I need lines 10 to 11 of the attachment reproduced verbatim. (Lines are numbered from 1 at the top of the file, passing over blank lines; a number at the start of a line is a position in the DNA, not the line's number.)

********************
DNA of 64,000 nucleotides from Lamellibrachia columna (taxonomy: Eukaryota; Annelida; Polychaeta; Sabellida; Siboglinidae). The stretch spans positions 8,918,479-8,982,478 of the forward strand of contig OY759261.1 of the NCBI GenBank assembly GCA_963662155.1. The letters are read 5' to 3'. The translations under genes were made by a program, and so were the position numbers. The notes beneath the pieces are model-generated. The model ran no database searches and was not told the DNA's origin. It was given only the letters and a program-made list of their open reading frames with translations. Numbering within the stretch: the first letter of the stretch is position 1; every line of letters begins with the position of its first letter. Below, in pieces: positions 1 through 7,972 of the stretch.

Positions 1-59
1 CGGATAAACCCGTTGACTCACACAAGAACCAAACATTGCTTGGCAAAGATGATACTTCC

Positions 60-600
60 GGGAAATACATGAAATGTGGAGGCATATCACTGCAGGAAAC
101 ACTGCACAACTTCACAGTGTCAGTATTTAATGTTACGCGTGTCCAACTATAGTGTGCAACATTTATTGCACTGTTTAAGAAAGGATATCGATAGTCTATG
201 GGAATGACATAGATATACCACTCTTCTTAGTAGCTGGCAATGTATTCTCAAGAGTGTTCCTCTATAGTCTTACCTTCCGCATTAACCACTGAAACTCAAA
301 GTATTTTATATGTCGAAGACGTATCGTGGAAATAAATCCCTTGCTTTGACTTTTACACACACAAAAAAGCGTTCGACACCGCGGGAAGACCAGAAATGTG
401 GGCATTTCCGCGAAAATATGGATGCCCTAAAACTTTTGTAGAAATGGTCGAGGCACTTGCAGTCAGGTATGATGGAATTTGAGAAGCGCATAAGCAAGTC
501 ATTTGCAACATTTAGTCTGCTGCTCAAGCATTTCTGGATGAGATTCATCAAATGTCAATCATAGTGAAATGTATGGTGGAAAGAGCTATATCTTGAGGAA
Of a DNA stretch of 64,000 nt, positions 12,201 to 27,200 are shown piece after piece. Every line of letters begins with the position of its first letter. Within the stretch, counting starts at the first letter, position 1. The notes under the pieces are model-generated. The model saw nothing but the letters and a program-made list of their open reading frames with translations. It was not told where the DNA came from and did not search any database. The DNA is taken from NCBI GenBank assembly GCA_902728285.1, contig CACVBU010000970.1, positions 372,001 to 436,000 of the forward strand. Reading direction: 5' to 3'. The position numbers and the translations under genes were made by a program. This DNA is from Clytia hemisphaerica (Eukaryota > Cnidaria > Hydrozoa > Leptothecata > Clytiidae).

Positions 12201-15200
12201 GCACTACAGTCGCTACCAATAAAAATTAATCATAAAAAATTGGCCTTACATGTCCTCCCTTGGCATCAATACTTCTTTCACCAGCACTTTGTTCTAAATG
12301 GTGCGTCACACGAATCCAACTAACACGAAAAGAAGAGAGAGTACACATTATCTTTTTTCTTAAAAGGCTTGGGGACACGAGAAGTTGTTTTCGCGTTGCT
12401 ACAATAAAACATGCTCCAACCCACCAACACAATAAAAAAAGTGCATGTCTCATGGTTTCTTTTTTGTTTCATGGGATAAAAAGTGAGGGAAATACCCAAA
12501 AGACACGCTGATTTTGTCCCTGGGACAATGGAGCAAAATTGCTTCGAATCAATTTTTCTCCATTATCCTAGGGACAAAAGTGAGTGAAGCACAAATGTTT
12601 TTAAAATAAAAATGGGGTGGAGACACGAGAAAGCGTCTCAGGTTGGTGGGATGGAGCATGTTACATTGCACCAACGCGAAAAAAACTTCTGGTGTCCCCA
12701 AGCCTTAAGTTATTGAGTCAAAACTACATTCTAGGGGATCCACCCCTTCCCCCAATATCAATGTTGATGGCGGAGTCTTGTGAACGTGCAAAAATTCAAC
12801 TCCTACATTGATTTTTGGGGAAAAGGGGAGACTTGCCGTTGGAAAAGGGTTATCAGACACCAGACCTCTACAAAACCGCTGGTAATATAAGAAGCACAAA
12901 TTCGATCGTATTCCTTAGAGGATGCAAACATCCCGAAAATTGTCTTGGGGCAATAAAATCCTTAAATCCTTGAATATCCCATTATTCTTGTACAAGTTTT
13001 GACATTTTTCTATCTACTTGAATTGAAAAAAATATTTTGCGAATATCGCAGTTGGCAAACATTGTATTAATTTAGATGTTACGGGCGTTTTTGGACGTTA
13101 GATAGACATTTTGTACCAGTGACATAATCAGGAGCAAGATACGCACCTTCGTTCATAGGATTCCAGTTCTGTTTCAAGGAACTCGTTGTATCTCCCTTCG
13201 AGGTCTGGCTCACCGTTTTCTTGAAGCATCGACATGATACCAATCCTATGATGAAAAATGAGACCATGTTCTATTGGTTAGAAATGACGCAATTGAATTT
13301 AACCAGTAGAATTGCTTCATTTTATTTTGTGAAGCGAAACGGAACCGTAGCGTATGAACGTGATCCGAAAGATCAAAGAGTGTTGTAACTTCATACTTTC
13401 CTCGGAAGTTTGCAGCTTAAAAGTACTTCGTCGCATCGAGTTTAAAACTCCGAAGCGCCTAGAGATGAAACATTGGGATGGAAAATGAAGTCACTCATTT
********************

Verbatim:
501 ATTTGCAACATTTAGTCTGCTGCTCAAGCATTTCTGGATGAGATTCATCAAATGTCAATCATAGTGAAATGTATGGTGGAAAGAGCTATATCTTGAGGAA
Of a DNA stretch of 64,000 nt, positions 12,201 to 27,200 are shown piece after piece. Every line of letters begins with the position of its first letter. Within the stretch, counting starts at the first letter, position 1. The notes under the pieces are model-generated. The model saw nothing but the letters and a program-made list of their open reading frames with translations. It was not told where the DNA came from and did not search any database. The DNA is taken from NCBI GenBank assembly GCA_902728285.1, contig CACVBU010000970.1, positions 372,001 to 436,000 of the forward strand. Reading direction: 5' to 3'. The position numbers and the translations under genes were made by a program. This DNA is from Clytia hemisphaerica (Eukaryota > Cnidaria > Hydrozoa > Leptothecata > Clytiidae).